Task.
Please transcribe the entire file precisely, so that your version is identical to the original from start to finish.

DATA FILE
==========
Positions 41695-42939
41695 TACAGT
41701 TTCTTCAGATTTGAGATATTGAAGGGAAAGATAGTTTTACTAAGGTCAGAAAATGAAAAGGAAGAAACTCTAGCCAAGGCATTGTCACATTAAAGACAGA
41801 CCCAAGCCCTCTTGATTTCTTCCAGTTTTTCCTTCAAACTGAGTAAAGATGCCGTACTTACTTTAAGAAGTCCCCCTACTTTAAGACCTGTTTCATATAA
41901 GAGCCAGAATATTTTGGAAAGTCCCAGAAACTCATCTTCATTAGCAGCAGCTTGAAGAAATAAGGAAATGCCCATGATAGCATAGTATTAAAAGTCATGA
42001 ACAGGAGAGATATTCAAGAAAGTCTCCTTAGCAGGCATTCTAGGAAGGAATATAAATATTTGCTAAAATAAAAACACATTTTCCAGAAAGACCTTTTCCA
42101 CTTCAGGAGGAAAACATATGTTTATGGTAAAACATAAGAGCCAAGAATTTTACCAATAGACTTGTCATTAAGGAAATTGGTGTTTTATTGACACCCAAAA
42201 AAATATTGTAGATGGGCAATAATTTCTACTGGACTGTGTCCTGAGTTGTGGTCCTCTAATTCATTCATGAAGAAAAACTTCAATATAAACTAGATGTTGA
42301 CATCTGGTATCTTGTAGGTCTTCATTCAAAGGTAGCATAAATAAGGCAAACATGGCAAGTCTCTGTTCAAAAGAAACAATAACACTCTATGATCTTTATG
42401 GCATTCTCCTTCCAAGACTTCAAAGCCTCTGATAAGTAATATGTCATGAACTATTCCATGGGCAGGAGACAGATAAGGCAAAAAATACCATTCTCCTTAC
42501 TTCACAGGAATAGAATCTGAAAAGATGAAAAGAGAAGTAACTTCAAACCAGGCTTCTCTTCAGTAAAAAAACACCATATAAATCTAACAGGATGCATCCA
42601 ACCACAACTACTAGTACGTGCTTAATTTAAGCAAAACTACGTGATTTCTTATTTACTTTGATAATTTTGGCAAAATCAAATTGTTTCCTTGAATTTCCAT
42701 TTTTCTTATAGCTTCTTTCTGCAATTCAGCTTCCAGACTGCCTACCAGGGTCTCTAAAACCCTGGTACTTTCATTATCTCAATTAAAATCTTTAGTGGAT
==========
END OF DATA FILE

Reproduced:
Positions 41695-42939
41695 TACAGT
41701 TTCTTCAGATTTGAGATATTGAAGGGAAAGATAGTTTTACTAAGGTCAGAAAATGAAAAGGAAGAAACTCTAGCCAAGGCATTGTCACATTAAAGACAGA
41801 CCCAAGCCCTCTTGATTTCTTCCAGTTTTTCCTTCAAACTGAGTAAAGATGCCGTACTTACTTTAAGAAGTCCCCCTACTTTAAGACCTGTTTCATATAA
41901 GAGCCAGAATATTTTGGAAAGTCCCAGAAACTCATCTTCATTAGCAGCAGCTTGAAGAAATAAGGAAATGCCCATGATAGCATAGTATTAAAAGTCATGA
42001 ACAGGAGAGATATTCAAGAAAGTCTCCTTAGCAGGCATTCTAGGAAGGAATATAAATATTTGCTAAAATAAAAACACATTTTCCAGAAAGACCTTTTCCA
42101 CTTCAGGAGGAAAACATATGTTTATGGTAAAACATAAGAGCCAAGAATTTTACCAATAGACTTGTCATTAAGGAAATTGGTGTTTTATTGACACCCAAAA
42201 AAATATTGTAGATGGGCAATAATTTCTACTGGACTGTGTCCTGAGTTGTGGTCCTCTAATTCATTCATGAAGAAAAACTTCAATATAAACTAGATGTTGA
42301 CATCTGGTATCTTGTAGGTCTTCATTCAAAGGTAGCATAAATAAGGCAAACATGGCAAGTCTCTGTTCAAAAGAAACAATAACACTCTATGATCTTTATG
42401 GCATTCTCCTTCCAAGACTTCAAAGCCTCTGATAAGTAATATGTCATGAACTATTCCATGGGCAGGAGACAGATAAGGCAAAAAATACCATTCTCCTTAC
42501 TTCACAGGAATAGAATCTGAAAAGATGAAAAGAGAAGTAACTTCAAACCAGGCTTCTCTTCAGTAAAAAAACACCATATAAATCTAACAGGATGCATCCA
42601 ACCACAACTACTAGTACGTGCTTAATTTAAGCAAAACTACGTGATTTCTTATTTACTTTGATAATTTTGGCAAAATCAAATTGTTTCCTTGAATTTCCAT
42701 TTTTCTTATAGCTTCTTTCTGCAATTCAGCTTCCAGACTGCCTACCAGGGTCTCTAAAACCCTGGTACTTTCATTATCTCAATTAAAATCTTTAGTGGAT